When shopping for a sleeping pad, two considerations will have a bearing on your selection: portability and comfort. How you prioritize these two factors will have a major impact on your selection.
In consideration of weight and portability, pads fall into three loose categories: pads that you will carry all the time, some of the time and never.
Self-inflating pads have a valve that is opened to allow air to rush in and tightened for use. Open cell foam is the component that creates the cushion and auto-fill function. This remarkable foam is easily compressed for travel by opening the valve and rolling it tightly as the air escapes.
Self-inflating pads span the gamut from basic to plush, from ultralight backpacker to car camping models that you wouldn’t want to carry very far. A wide selection is available from various manufacturers and each has features that are similar. You’ll find models that have attached compression straps, stuff sacks, repair kits and replacement valves, but only Cabela’s pads include all of these features with every pad.
Million-hole, open-cell foam is the ultimate when it comes to self-inflating pads. The increased number of holes means that the pad will compress more and also raise more when the pad is inflated. It also means that you’ll have a smaller pad to transport once it is compressed. Cabela’s XPG Ultralight pad uses this foam to produce a 1½" inflated thickness for an excellent sleeping surface that is both comfortable and well insulated. And when compressed, you can wrap your hand around it.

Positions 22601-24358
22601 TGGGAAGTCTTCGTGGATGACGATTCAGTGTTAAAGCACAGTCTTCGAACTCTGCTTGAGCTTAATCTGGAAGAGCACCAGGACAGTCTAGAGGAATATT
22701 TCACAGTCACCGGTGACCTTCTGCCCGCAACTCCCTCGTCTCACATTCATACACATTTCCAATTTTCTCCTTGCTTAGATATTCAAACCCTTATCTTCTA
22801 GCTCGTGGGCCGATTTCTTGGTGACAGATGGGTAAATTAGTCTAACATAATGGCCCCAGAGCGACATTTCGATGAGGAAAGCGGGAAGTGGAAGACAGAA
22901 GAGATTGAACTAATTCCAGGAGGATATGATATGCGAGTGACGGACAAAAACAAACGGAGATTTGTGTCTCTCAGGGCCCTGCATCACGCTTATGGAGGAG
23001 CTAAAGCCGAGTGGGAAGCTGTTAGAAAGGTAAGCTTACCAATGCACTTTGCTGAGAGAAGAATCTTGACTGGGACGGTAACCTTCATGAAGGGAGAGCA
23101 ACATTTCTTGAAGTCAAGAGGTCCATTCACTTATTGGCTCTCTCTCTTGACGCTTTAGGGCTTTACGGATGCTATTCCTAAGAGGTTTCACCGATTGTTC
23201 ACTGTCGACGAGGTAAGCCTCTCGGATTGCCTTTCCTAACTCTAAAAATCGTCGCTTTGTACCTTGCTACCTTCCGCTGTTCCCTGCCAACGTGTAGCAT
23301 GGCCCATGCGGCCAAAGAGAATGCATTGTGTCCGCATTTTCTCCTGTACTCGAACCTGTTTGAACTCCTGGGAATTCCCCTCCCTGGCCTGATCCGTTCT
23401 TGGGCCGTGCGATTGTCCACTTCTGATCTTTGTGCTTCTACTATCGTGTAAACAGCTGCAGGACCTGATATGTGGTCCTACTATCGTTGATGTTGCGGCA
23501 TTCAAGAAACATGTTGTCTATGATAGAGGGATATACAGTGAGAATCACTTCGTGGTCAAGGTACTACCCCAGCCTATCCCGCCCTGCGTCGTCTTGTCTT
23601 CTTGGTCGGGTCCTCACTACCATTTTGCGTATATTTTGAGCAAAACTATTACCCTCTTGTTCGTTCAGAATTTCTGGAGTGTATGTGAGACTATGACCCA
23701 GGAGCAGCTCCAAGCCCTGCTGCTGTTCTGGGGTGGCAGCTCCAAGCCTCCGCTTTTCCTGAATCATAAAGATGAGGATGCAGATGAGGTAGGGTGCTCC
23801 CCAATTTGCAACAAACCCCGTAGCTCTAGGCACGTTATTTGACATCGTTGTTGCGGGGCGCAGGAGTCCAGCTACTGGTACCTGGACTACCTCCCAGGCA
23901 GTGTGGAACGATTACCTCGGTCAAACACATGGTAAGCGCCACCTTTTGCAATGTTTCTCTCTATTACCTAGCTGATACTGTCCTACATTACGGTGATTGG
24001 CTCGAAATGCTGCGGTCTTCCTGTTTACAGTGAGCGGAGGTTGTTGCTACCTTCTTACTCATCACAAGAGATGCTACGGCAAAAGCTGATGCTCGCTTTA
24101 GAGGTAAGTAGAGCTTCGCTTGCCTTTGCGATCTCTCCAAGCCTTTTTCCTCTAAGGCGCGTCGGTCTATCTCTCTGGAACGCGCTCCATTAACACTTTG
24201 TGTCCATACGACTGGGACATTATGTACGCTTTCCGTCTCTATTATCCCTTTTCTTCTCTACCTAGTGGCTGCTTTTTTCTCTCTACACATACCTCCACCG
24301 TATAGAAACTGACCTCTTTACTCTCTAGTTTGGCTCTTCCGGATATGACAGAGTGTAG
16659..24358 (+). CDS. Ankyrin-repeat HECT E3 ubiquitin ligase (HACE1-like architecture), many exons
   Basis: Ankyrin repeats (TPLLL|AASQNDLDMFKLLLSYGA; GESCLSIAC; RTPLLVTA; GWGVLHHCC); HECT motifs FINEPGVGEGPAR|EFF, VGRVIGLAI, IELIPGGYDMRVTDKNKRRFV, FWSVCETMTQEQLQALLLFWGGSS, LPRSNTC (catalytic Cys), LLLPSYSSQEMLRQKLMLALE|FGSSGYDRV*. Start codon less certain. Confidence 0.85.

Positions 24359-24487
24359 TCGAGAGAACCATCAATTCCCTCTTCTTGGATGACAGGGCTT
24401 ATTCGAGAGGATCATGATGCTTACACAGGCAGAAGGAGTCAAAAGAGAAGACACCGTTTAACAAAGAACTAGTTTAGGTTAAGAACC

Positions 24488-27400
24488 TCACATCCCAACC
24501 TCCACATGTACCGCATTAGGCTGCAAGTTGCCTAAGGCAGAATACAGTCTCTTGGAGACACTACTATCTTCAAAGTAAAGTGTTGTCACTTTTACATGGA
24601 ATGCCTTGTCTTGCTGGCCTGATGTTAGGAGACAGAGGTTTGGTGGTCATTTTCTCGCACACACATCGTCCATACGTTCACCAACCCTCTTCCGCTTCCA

If you don’t care to take the time to compress the air out of a self-inflating pad, a closed-cell pad would be your best bet. Closed-cell foam pads come in various thicknesses and use eggshell or molded patterns to trap air between your bag and pad for an additional insulating benefit. Naturally, thicker closed-cell pads translate into more comfort and insulation. Closed-cell foam pads take up a little more room when transporting, but when it comes time to break camp you can save a few minutes. These pads usually fold up in accordion fashion.
Like the insulation in your house, pads with a greater thickness will do a better job of shielding you from the cold, but the insulation is also dependent upon the amount of air that is trapped as well. A pad of open-cell foam will have much greater insulating benefits compared to a closed-cell foam pad of the same thickness because it traps air that is heated by your body. And you also have the option of down for extreme cold.
Seasonal ratings are listed for each pad, with most carrying the three-season designation. For that fourth season, when really cold outings require additional insulation, goose down is a natural. Pads for extreme cold often feature baffled chambers to minimize cold spots. Down is lightweight, and in extreme cold one of these pads could mean the difference in sleeping and a fitful night of shivering.